The Caning of Charles Sumner’ the Focus of a New Book
As Democrats propose a series of wide-ranging reforms and Republicans try to beat them back, it has become popular to say that Capitol Hill is stricken with endemic partisanship and that we’ve reached the nadir in comity among Congressmen.
But take a look at a U.S. history book: Maybe 2010 isn’t the angriest time in Congress.
Perhaps the most famous example of down-and-dirty partisanship is the fabled caning of Sen. Charles Sumner. The brutal beating of the Republican from Massachusetts on May 22, 1856, by his South Carolinian colleague Sen. Preston Brooks (D) is now the stuff of legend.
Two days earlier, Sumner gave the impassioned speech “Crime Against Kansas,” in which he decried slavery and the popular sovereignty provisions of the 1854 Kansas-Nebraska Act and scathingly and personally insulted the Senators who favored them, especially Brooks’ cousin Sen. Andrew Butler (D-S.C.).
Brooks approached Sumner on the old Senate floor as Sumner was signing copies of the widely circulated speech. The Southern Senator struck him repeatedly with his wooden walking cane, splintering the staff and leaving Sumner unconscious and so badly injured that he was unable to return to regular service in the Senate for four years.
The incident is revisited in Seton Hall University professor Williamjames Hull Hoffer’s new work “The Caning of Charles Sumner: Honor, Idealism and the Origins of the Civil War.”
Brooks’ attack on Sumner was a microcosm of the larger national sentiment that led to the outbreak of the Civil War four years later. It also “still speaks to us,” Hoffer writes. “It tells us about the dangers of turning words into violent action. It reminds us that sticks and stones do hurt our bones, and words may lead to sticks and stones.”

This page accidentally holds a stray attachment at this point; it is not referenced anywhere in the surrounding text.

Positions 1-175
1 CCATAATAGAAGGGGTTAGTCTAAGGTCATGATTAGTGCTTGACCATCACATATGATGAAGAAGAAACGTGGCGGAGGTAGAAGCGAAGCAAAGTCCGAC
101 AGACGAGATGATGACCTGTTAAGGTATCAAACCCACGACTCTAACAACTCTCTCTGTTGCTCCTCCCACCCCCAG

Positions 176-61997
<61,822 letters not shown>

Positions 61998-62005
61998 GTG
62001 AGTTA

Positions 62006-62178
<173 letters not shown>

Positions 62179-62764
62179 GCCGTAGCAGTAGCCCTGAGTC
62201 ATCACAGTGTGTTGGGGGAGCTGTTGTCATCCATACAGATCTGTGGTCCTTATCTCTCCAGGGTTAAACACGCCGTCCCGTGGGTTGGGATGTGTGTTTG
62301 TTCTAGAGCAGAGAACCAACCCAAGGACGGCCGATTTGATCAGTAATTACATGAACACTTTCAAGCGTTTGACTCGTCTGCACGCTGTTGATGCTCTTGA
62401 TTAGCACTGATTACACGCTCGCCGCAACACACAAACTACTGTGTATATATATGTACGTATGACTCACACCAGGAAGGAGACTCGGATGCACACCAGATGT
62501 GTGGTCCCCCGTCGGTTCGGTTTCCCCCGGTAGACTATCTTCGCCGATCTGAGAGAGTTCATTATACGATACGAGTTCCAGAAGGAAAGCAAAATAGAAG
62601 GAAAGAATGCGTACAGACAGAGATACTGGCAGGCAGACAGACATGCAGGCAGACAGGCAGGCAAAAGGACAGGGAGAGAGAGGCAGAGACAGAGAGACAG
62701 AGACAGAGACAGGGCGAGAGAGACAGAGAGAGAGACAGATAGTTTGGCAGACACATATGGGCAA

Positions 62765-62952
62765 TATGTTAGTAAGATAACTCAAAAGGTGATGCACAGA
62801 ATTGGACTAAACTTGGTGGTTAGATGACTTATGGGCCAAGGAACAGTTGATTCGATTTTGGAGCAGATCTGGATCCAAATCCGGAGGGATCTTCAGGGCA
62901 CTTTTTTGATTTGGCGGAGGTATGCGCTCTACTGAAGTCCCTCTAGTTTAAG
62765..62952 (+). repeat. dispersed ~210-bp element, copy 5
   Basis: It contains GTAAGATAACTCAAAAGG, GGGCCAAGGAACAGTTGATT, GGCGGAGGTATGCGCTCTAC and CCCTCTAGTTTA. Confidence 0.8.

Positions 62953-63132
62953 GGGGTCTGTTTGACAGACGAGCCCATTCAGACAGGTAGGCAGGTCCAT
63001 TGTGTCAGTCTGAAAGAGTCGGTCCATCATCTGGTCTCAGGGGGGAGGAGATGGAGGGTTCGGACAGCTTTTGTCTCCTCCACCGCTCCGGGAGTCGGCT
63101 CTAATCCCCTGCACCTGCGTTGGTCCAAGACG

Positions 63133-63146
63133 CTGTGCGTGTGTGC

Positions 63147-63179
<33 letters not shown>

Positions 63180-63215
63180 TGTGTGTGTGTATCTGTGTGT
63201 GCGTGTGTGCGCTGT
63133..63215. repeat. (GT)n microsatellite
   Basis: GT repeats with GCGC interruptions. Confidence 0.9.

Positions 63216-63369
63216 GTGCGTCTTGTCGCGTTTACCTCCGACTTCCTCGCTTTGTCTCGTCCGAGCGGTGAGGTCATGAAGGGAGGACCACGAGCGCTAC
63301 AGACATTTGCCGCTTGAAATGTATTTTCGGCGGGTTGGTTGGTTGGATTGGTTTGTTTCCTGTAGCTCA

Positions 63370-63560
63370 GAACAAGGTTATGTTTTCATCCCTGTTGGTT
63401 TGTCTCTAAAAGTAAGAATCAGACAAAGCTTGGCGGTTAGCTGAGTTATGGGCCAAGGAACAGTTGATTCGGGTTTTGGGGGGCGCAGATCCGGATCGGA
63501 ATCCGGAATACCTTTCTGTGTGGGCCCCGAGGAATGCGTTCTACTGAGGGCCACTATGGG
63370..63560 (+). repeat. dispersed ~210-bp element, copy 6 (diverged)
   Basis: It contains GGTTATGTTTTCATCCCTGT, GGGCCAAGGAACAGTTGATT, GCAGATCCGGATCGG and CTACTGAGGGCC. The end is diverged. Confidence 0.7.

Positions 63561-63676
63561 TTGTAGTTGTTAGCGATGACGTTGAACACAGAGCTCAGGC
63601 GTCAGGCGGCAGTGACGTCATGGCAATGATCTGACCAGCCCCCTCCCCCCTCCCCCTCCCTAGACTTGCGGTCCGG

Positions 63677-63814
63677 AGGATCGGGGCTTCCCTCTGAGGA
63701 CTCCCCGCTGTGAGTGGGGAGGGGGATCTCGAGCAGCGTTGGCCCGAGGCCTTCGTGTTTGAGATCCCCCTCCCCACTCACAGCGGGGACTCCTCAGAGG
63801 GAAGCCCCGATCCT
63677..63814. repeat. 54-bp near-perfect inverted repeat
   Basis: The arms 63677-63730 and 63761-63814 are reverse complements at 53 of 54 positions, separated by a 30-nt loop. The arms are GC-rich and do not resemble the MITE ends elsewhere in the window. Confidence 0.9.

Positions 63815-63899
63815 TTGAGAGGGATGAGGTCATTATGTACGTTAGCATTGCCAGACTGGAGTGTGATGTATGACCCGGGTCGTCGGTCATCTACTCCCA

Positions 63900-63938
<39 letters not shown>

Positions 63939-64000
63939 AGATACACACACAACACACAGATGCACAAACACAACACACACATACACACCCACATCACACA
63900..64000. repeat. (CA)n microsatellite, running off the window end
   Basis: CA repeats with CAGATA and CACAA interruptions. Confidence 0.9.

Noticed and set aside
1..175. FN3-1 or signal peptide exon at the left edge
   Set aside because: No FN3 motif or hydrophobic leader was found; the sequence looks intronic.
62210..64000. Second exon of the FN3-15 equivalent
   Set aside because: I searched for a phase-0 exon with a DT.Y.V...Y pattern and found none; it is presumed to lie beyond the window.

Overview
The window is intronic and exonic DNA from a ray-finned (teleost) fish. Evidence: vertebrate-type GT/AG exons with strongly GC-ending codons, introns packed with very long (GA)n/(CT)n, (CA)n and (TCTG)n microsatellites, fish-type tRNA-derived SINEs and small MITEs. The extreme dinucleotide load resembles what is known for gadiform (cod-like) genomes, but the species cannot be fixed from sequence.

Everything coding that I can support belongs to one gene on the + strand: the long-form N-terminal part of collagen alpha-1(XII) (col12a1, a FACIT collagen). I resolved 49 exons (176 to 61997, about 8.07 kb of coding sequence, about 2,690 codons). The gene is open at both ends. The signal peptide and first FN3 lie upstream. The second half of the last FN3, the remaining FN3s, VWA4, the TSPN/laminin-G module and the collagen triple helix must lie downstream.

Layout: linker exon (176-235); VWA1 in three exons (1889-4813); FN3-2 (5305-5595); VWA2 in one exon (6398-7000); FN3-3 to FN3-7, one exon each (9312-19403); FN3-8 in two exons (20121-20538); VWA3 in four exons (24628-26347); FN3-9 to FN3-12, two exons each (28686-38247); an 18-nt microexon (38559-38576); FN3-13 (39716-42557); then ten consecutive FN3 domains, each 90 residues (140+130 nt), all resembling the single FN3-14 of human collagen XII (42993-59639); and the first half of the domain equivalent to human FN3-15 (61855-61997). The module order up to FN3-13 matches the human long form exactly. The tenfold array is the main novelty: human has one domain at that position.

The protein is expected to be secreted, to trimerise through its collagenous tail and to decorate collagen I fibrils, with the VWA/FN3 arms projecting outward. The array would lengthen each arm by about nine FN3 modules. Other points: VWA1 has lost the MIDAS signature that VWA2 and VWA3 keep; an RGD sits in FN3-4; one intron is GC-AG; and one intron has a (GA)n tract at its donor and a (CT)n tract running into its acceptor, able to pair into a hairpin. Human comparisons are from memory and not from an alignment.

Sumner’s vitriolic address against slavery coupled with the honor culture of the South, which required Brooks to avenge his cousin’s good name, crystallized the decaying relations between the North and the South and set off a chain of events that led to the deadliest war in American history.
The sectionalism in the mid-1800s “did not begin with the reaction to the caning of Charles Sumner, but it certainly followed its trajectory and was a natural outgrowth of it,” Hoffer states. “One of the nation’s first mass media circuses played a critical role in magnifying and sustaining the controversy.”
Hoffer’s work is academic in tone, reading more like a dissertation than a short book. But it is amusing and thought-provoking in a way that could resonate in circles broader than just academia.
He covers a lot of ground in his 130 pages, not simply paraphrasing history from Dred Scott’s court case to President Abraham Lincoln’s election, but tangentially musing on what diagnoses modern doctors might have had for Sumner’s head wounds or how advances in printing technology helped the minute-long incident become sustained newspaper fodder.
Still, the history professor succeeds in neatly tying his treatise together at the end.
The historical context is necessary to fully appreciate the incident. It showed that the rule of law meant little when honor was at stake and that compromise on slavery was impossible. It also served as an analogy for the war that was to come and the reconciliation afterward.
Finally, in an age where we frequently lament the decline of civility in American politics, “it serves as a warning about how our words and deeds can have great consequences.”
Our history must constantly be reexamined, Hoffer says, so that we can learn from it.